On March 4 2015 the Criminal Division of the Court of Cassation issued its decision in Metro-Goldwin-Mayer v Iervolino. The court held that a three-dimensional (3D) reproduction of a two-dimensional (2D) trademark constituted trademark infringement. The ruling is expected to harmonise earlier conflicting decisions on this issue.

Facts

An action was brought against Carmine Iervolino for trademark infringement and unauthorised placement on the Italian market of 21,822 stuffed animal toys depicting the Pink Panther character, which was protected by 2D trademark registrations held by Metro-Goldwyn-Mayer (MGM).

The Naples Court of Appeal agreed that trademark infringement existed, although it also found that an order for the defendant to pay a fine was time barred under Articles 473 to 474 of the Criminal Code, which require a criminal action to be concluded within a certain period.

Iervolino disagreed with the finding of trademark infringement and appealed the decision to the Court of Cassation, Criminal Division II, on the grounds that the lower courts had misapplied Articles 473 to 474 and 507 of the Criminal Code. Iervolino argued that the criminal offences cited in Articles 473 (counterfeiting, alteration or use of trademarks or distinctive signs) and 474 (introduction into the country and sale of goods bearing counterfeit signs) were not applicable. In particular, he asserted that even though the toys depicted the Pink Panther character, these provisions did not apply because the stuffed toys were 3D and did not include the words 'Pink Panther' or any other element of MGM’s 2D trademarks.

Iervolino argued that 2D trademarks and 3D trademarks are inherently different. In fact, Iervolino pointed out that MGM could have applied for 3D trademarks, which would have been of questionable validity, since shapes corresponding to the nature of a product are not registrable under Italian law. In any event, Iervolino concluded that his Pink Panther 3D toys, sold without a label referencing the words 'Pink Panther', did not constitute infringement.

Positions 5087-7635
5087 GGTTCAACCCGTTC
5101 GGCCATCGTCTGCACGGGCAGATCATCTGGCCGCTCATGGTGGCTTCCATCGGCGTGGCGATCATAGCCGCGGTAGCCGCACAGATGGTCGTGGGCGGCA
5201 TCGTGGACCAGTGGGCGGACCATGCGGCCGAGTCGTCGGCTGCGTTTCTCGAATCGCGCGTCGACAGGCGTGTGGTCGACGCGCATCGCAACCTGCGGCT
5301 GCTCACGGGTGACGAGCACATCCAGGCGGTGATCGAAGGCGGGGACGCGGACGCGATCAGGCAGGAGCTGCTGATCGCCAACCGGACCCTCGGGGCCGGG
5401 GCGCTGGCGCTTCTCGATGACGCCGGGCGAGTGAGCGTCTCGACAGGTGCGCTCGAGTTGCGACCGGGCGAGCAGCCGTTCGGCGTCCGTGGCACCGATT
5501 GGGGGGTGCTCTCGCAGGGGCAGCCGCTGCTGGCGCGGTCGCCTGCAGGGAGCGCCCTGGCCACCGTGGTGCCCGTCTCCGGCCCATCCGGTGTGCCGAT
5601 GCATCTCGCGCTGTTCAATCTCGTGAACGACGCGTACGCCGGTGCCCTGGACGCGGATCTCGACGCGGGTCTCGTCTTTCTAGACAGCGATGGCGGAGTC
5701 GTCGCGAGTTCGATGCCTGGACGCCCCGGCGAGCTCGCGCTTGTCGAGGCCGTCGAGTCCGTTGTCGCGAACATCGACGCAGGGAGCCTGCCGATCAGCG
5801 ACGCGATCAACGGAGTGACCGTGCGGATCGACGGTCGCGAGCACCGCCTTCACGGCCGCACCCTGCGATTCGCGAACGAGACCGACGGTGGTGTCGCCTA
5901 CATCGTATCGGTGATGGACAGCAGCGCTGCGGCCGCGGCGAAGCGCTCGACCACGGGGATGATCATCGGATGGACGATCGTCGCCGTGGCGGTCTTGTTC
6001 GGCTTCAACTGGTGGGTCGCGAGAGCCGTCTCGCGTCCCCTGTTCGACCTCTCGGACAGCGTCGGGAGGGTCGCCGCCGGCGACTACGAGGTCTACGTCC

At a hearing on November 4 2014 the Court of Cassation, Criminal Division II, referred the matter to the Criminal Division of the Court of Cassation in joint sessions in order to resolve the conflict in previous case law.

Decision

The decision of the Court of Cassation in joint sessions considered whether infringement exists when goods representing fantasy characters are marketed without reference to a word mark or symbol of the rights holder.

The court held that the reproduction of a fantasy character protected by a registered trademark constitutes infringement that is punishable under Article 474 of the Criminal Code when the illegal conduct creates an objective and unequivocal likelihood of confusion between images that could mislead consumers as to the origin of the goods.

The court’s decision confirms that criminal law can be used to expand the coverage of 2D trademarks to 3D reproductions having the same character or shape.

Previous case law

As mentioned above, previous decisions from different divisions of the Court of Cassation conflicted on this issue.

For example, in Judgment 26754/2001 the Court of Cassation, Division III held that Article 474 of the Criminal Code was not violated when puppets depicting well-known cartoon characters that were protected by a 2D trademark were sold without a label indicating the name of the characters. This case concerned the sale of puppets reproducing Winnie the Pooh and Pokémon.

In contrast, Court of Cassation Decision 27032/2004 issued by Criminal Division V held that pursuant to Article 474 of the Criminal Code, inflatable toys depicting the fantasy character Calimero, which was protected by a 2D trademark, constituted infringement, even though the toys did not bear any word elements with the name 'Calimero'.

Finally, Court of Cassation Decisions 25147/2005, 20040/2011, 13235/2014 and 34703/2009 left the door open for findings of copyright infringement, but excluded criminal infringement in cases similar to Calimero.

Comment

The MGM decision provides uniform criteria for determining when the reproduction of a well-known character in 3D form (eg, a toy or puppet) constitutes criminal infringement under Italian law.

Even without a 3D trademark registration, and in the absence of any indication of the name of the character on the puppet or toy or the labels, infringement exists when there is an objective and unequivocal likelihood of confusion that could mislead consumers as to the origin of the goods.

Andrea Rocca

This article first appeared in IAM magazine. For further information please visit www.iam-magazine.com.